The province of Ontario announced the details of its More Homes, More Choice: Ontario’s Housing Supply Action Plan, and it immediately received praise and support from leaders in the new home industry.
The Housing Supply Action Plan includes legislative amendments to 13 government Acts, aiming to streamline the development approvals process, allow for more predictable timelines, and also streamline the new rental housing development process. According to the Action Plan document, it can take approximately 10 years to complete a new low-rise or high-rise residential development in the Greater Toronto Area.
“It just takes too long to build new housing in the GTA,” says Dave Wilkes, President and CEO of the Building Industry and Land Development Association. “This restricts supply and negatively impacts affordability. When you then layer on a disproportionate share of the cost for new infrastructure, parks, and municipal services to new homes, you now have the recipe for what we are currently experiencing.”
The Plan focuses on five themes: Speed, cost, mix, rent, and innovation. The province consulted with the public, businesses and industry members to formulate the changes that needed to be made in order to start building more housing. The province says that 85% of the 2,000 submissions they received were from the general public.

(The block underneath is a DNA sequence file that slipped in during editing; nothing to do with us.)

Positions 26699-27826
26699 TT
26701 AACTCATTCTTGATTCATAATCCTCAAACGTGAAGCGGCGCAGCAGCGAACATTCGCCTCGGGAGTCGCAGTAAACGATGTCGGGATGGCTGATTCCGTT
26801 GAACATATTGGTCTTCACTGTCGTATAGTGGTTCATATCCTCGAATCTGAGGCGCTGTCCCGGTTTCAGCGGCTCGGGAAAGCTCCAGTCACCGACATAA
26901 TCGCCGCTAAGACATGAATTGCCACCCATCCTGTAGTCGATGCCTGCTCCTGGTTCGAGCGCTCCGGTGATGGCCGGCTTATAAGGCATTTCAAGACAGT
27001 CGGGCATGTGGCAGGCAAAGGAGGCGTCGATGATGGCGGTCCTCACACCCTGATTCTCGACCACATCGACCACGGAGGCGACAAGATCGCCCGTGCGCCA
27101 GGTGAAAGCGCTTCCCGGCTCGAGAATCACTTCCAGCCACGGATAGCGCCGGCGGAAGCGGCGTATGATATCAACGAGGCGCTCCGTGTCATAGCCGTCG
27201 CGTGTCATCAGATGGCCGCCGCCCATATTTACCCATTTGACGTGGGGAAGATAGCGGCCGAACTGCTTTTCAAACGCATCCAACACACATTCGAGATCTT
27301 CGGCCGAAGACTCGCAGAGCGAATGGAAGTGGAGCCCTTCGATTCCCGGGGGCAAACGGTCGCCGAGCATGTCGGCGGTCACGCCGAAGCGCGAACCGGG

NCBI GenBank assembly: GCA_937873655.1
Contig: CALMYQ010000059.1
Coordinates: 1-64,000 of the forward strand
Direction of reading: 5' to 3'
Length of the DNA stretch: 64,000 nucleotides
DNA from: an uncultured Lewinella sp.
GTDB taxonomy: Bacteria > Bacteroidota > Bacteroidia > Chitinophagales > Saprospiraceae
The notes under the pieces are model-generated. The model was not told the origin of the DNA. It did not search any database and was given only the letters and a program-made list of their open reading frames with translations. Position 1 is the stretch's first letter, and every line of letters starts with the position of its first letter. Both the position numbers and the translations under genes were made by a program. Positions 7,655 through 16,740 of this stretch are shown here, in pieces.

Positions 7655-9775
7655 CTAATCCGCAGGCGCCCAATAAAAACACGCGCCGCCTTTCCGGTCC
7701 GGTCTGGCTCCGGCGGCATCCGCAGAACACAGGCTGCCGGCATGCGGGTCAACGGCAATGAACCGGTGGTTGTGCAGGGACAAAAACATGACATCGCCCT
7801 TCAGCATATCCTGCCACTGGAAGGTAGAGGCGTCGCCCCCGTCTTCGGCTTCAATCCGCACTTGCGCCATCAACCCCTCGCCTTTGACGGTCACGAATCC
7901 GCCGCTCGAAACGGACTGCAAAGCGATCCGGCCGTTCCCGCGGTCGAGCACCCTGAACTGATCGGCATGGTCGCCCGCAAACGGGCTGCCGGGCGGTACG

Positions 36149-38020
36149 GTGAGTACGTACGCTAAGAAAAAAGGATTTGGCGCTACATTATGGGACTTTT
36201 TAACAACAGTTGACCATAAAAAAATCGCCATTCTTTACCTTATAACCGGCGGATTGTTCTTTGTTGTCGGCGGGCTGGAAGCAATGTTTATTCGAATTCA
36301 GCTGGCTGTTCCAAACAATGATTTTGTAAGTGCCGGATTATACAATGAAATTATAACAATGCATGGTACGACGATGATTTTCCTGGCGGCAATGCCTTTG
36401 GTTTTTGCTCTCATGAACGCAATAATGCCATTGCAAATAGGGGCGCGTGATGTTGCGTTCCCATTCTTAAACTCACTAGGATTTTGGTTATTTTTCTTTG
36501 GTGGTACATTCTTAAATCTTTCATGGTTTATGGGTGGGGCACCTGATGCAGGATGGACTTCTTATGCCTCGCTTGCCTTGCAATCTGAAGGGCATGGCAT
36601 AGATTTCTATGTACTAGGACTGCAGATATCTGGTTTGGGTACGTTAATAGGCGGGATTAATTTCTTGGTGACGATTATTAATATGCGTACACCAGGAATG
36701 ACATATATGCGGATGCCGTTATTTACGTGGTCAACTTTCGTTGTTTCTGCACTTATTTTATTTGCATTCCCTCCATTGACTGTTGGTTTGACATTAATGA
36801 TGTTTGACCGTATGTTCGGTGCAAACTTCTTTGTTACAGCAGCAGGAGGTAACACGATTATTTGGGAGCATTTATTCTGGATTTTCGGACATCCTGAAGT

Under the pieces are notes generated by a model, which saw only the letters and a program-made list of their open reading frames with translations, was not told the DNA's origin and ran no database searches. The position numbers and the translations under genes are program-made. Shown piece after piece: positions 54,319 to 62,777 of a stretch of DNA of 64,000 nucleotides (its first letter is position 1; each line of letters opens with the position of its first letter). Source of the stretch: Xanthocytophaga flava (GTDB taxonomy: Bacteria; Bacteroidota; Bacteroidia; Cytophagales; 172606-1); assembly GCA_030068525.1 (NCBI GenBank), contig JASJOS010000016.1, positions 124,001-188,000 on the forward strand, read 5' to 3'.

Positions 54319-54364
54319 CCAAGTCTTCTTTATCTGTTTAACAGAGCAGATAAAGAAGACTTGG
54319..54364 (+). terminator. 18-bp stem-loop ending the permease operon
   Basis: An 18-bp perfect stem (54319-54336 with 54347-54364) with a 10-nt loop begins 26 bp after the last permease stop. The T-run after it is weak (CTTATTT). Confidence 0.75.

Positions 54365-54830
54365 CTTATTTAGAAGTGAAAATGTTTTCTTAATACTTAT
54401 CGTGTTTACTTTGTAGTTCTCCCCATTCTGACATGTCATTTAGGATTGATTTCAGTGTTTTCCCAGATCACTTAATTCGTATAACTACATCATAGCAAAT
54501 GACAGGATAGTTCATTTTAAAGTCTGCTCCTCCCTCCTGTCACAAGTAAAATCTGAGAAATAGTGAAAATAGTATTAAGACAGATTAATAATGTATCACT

"Whether you are a first-time homebuyer, a family looking for a larger apartment to rent or a senior hoping to downsize, our action plan puts people first," says Steve Clark, Minister of Municipal Affairs and Housing. "Combined with our government's investment in renewed community housing, our Housing Supply Action Plan is sending a clear message that no matter what your situation you can count on our government to always put people first."
One of the key takeaways we noticed in the Action Plan was that the province plans to help municipalities create a community planning permit system, which ideally will streamline planning approvals to 45 days. Considering approvals can take a year (or longer), this would be pretty amazing.
Another thing that stood out to us was that the province plans to make development charges more predictable from the onset of a project, and also reduce charges for priority housing like secondary units. Speaking of secondary units, the Action Plan also makes it easier to build residential units above your garage, in your basement, or in your laneway.
There’s a strategy to accommodate Ontario’s growing population with the Place to Grow: Growth Plan for the Greater Golden Horseshoe. It looks like the foundation of this plan is to facilitate the building of new housing near major transit nodes.
A cost saving measure that we’re not too thrilled about is the removal of the requirement to include infrastructure for electric vehicle charging. Though this may save costs, we feel like mandating sustainability features is necessary if we’re going to ever scale back our impact on the environment.
“A healthy housing system exists when a city or region has the right mix of housing choice and supply,” says Joe Vaccaro, CEO of the Ontario Home Builders’ Association. “The province’s Housing Supply Action Plan lays the groundwork for more homes to be built, which leads to more choice and affordability.”
We’re interested to see how these big changes impact Ontario’s new home building industry, as well as the resale and rental markets. Read through the Housing Supply Action Plan here!